How to Protect Forklift Battery Chargers From Lift Truck StrikesPrint
It happens at every facility; a forklift operator gets distracted for one second, and next thing you know, boom! A valuable piece of warehouse equipment gets a major dent — or worse.
No enterprise can afford to let this happen to a forklift battery charger. While chargers are incredibly application-specific, with a variety of price-points, most analysts assume a cost of around $2,000 for a new charger. That's not something you expose to risk lightly (or at all, hopefully).
But in the fast-paced, traffic-laden environment of a busy battery room, what's the best way to protect chargers from the occasional ding or even an outright collision? It all comes down to two things: placement and protection.
1. Placement.It stands to reason that if your chargers aren't located within lift truck travel paths, they'll never be hit by a runaway truck. If only it were that simple. You may not be able to completely eliminate the chance of a forklift strike, but you can greatly reduce the risk of damage to your chargers by storing them on elevated Charger Stands.
Charger Stands from Solus Group feature a heavy duty steel frame for the ultimate in reliability. Anchoring slots add another level of protection by making it easy to secure the most common forklift battery chargers firmly in place.
You could also keep your chargers out of harm’s way by mounting them anywhere on the warehouse walls. Charger Wall Brackets convert virtually any battery charger into a wall-mount model, safely supporting up to 400 pounds.
2. Protection.Even the most well-placed battery charger sometimes needs an extra layer of defense. In fact, federal regulations may require protective structures like Structural Bollards or Barrier Rails.
The main OSHA regulation dedicated to forklift battery rooms — 29 CFR 1910.178(g) — requires employers to "[protect] charging apparatus from damage by trucks." A similar standard for the construction industry, 29 CFR 1926.441(b)(1), devotes an entire line to the subject. "Charging apparatus shall be protected from damage by trucks," it declares.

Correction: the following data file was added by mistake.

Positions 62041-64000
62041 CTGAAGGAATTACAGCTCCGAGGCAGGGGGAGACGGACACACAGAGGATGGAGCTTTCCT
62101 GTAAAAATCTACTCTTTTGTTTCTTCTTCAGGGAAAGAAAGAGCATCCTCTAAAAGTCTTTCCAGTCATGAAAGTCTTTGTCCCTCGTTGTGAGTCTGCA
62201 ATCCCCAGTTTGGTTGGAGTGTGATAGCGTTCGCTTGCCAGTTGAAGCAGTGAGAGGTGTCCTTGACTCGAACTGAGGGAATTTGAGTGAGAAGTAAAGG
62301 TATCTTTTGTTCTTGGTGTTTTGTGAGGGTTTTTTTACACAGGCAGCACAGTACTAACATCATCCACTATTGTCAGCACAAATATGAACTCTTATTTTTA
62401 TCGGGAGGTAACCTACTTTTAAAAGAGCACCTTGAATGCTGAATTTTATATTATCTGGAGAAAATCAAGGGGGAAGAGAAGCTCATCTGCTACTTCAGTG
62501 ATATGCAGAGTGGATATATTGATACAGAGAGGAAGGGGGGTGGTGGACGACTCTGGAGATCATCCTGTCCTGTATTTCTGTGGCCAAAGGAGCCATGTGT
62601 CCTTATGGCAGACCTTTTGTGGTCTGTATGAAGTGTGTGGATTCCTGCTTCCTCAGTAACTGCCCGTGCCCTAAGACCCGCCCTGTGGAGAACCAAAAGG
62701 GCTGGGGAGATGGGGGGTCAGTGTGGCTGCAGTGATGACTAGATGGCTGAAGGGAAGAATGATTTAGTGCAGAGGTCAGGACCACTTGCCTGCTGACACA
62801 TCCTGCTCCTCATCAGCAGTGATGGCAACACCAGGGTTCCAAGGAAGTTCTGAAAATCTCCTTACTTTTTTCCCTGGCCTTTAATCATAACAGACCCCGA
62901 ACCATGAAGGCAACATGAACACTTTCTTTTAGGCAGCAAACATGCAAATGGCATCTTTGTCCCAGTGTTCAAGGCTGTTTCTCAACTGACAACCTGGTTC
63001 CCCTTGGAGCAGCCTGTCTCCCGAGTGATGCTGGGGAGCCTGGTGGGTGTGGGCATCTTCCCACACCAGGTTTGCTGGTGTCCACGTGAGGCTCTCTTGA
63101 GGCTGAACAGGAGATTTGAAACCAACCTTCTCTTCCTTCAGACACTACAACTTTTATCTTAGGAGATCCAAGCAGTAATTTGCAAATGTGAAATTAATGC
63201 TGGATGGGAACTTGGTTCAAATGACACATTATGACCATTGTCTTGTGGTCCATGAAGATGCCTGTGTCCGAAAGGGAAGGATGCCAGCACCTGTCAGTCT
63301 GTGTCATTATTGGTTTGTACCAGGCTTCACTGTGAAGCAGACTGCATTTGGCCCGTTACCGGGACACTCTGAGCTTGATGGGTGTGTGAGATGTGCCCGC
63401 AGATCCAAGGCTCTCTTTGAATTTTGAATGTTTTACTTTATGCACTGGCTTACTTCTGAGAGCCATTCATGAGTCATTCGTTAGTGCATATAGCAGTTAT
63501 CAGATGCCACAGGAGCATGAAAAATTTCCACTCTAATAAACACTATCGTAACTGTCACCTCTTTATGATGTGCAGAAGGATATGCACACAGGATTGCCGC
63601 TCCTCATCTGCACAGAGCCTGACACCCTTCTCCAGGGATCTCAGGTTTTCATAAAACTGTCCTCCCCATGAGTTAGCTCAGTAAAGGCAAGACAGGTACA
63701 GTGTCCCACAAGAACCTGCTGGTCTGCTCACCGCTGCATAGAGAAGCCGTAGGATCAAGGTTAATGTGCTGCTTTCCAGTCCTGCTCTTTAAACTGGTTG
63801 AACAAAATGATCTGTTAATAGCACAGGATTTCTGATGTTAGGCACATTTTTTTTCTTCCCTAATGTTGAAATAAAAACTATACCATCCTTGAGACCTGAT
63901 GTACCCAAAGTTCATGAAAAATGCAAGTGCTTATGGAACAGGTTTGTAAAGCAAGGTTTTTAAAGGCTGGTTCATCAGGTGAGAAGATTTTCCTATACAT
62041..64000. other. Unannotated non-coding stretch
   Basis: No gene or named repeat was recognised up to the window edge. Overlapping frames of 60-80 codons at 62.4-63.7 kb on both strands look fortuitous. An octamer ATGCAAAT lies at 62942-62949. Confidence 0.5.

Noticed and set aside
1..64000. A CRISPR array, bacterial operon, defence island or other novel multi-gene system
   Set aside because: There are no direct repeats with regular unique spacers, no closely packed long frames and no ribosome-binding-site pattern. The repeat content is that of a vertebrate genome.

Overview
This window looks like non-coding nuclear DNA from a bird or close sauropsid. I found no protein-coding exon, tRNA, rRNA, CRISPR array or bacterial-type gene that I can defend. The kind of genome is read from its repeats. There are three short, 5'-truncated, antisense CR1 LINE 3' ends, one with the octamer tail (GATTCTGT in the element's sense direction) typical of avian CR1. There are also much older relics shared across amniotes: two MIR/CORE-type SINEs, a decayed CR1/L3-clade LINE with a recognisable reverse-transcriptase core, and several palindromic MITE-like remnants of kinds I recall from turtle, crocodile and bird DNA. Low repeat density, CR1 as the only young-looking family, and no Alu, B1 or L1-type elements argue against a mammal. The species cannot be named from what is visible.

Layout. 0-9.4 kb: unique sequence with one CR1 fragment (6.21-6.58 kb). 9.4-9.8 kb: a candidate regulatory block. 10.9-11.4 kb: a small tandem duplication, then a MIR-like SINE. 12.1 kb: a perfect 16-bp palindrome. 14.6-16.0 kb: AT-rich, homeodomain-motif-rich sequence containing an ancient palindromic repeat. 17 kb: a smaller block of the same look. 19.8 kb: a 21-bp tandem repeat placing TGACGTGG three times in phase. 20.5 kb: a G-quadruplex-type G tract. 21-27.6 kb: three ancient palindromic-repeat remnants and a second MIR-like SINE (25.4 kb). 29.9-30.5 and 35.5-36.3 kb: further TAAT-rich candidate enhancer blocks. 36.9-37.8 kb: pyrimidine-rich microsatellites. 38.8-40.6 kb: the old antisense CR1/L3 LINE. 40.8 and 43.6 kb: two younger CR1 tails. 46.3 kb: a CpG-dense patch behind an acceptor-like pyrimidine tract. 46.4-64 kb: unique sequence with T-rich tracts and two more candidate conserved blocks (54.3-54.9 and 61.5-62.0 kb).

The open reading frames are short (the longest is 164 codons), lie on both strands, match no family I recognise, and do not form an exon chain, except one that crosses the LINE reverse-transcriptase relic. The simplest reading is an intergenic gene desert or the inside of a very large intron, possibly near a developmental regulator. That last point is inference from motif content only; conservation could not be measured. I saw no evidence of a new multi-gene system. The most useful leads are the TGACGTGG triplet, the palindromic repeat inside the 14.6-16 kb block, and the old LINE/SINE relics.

So what's the best way to keep forklifts from crashing into your "charging apparatus?" Build a wall. Structural Barrier Rails from Solus Group are rated to withstand a 10,000 pound impact at four mph. They're easy to install, with drop-in rails and universal posts. Best of all, they're not permanent; when you want to redesign your battery room, these powerful defensive installations won't get in the way.
At the very least, every facility should install Structural Bollards in locations that have a high risk of truck strikes. Despite OSHA's warning to come to a full stop before changing directions, some forklift operators take turns quickly, and at a tight angle. That increases the odds of running into structures significantly. A few well-placed bollards — around the corners of Charging Stands, for instance — will keep valuable investments safe from this danger.
This should go without saying, but structural barriers are no substitute for comprehensive training and responsible oversight. Still, even well-trained forklift operators can make a mistake every now and then. Make sure your chargers are adequately positioned and protected — or you may be in the market for a new charger sooner than you planned.
“Batteries and battery charging - 1926.441.” OSHA. Occupational Safety & Health Administration, United States Department of Labor, n.d. Web. 20 Apr. 2016.
Kutkut, Nasser. “Fast Charging Facts.” MHI. Power Designers, n.d. PDF. Web. 20 Apr. 2016.
“Powered industrial trucks - 1910.178.” OSHA. Occupational Safety & Health Administration, United States Department of Labor, n.d. Web. 20 Apr. 2016.
“Operating the Forklift: Traveling & Maneuvering.” OSHA. Occupational Safety & Health Administration, United States Department of Labor, n.d. Web. 20 Apr. 2016.